By Coach Gustafson
Selby named to Mobridge
all-tournament team
By Katie Bogue and Jami Derflinger
Varsity Girls
Shayna Engel got a time of
20:28, placing 14th in the race.
With a time of 22:03 Brooke En-
right placed 20th.
From having two hot meets in
a row all of the runners did a
good job in their races. We heard
that this meet was a little bit
cooler than the last, by a degree
or so. Although some of the run-
ners at the meet had a little bit
slower time, they still ran pretty
good considering the weather
conditions. The next meet will be
at Wall, Saturday, September
14, beginning at 10:00 in the
morning. Good Luck to the run-
ners next week.
Another successful day for the runners
By Bonnie Lutz and Ellen Johnson
Shanna Selby who was named
All-Tourney at the Mobridge Vol-
leyball Tourney.
Photo courtesy of Alison Grueb
Ed Millers ... lost their shed in a fire last week. The shed housed a four wheeler, horse trailer, tractor
and a pickup. Photo courtesy Noma Welter
Page 10 • September 18, 2013 • The Faith Independent
Richard “Dick” & Martha Waddell
ABSOLUTE AUCTION
>>>> Country living right on the edge of Isabel, SD <<<<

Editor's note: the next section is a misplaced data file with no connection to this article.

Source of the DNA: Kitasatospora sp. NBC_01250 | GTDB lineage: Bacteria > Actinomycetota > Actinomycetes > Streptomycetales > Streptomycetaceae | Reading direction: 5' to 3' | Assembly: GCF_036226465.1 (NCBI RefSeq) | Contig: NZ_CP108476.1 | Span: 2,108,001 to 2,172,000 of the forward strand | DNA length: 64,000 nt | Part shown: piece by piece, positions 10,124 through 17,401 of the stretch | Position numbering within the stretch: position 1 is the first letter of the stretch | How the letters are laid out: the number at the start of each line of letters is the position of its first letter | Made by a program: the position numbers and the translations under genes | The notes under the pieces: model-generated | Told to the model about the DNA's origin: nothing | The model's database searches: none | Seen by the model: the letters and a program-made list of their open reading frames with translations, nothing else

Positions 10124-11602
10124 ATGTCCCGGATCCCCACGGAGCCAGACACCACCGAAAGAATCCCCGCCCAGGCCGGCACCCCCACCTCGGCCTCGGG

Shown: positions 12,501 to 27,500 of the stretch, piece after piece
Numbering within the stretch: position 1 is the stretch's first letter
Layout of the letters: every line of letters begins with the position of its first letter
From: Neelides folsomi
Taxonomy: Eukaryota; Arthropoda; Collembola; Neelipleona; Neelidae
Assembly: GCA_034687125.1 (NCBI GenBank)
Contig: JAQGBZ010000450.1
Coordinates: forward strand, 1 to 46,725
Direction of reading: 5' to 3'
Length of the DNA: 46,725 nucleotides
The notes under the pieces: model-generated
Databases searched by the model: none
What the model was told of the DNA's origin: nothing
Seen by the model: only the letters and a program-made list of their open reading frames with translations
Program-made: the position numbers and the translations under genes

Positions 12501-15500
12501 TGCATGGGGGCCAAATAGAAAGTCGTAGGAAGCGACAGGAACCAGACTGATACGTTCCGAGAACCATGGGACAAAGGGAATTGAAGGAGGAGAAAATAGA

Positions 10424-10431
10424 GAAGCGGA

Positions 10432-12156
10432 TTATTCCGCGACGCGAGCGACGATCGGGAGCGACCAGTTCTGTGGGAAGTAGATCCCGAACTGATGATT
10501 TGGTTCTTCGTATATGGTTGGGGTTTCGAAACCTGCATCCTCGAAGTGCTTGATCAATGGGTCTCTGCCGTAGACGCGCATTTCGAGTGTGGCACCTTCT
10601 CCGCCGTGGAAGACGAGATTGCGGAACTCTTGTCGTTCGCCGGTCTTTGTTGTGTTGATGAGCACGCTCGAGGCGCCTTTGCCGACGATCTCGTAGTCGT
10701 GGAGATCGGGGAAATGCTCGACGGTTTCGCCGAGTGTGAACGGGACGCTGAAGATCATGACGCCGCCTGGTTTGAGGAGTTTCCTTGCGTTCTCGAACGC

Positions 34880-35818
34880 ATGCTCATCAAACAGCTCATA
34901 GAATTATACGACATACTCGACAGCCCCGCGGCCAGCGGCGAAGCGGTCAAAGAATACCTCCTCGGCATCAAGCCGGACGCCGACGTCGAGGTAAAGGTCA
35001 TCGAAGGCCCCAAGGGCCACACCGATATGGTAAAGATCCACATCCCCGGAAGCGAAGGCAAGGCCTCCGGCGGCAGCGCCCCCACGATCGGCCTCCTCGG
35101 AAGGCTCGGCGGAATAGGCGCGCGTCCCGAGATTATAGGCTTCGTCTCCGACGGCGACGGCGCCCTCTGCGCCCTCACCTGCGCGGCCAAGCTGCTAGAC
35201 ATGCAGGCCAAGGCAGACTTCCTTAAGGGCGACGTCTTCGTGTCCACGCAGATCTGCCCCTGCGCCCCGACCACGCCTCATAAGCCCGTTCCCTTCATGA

Sun., Oct. 6, 2013 NOON MT
Small Town Charm in northwestern South Dakota----”Move-In-Ready”---
ABSOLUTELY SELLS ON AUCTION DAY WITH NO MINIMUMS OR RESERVES.
*6.7 acres w/home & large, tall garage !!!.. Great neighborhood, with plenty of
room to add another building, corrals or pastures for animals, apple orchard, etc.
Real Estate sells at 2 MT
• One-Story 64x30 Home blt in ’81
• Extremely well-insulated & tight
• Handsome Oak Cabinets throughout ~ Many built-in
Cupboards & Shelves
• Open oor plan w/impressive 24x26
Living/Dining/Kitchen Area w/picture windows both
directions, plus sliders to deck
• 3 Beds & 2 Full Baths
• 18x30 Family Rm w/ sliding door & large closet
• 11x12 Laundry Rm w/lighted closet & cupboards, just
o kitchen
• Includes Elec Range, only 3 yr old ~ Lighted walk-in
Pantry
• 30x12 Deck w/built-in benches
• 4’ Crawl Space w/cement oor for Storage
• Central Air ~ Elec Furnace ~ Economical to Heat & Cool
• 40x40 Tall Garage w/elec 12x12 overhead door, many
shelves & cement oor ~ easily holds 4+ vehicles
• 55x40 Cement Pad beside home & in front of garage
• Wide Eaves, at least 2 . overhang on house & garage
• City Water, plus a Well
• Clothesline ~ Quiet Neighborhood ~ Flowers ~ Mature
Trees, Bushes
• Taxes for ’12: $1058.54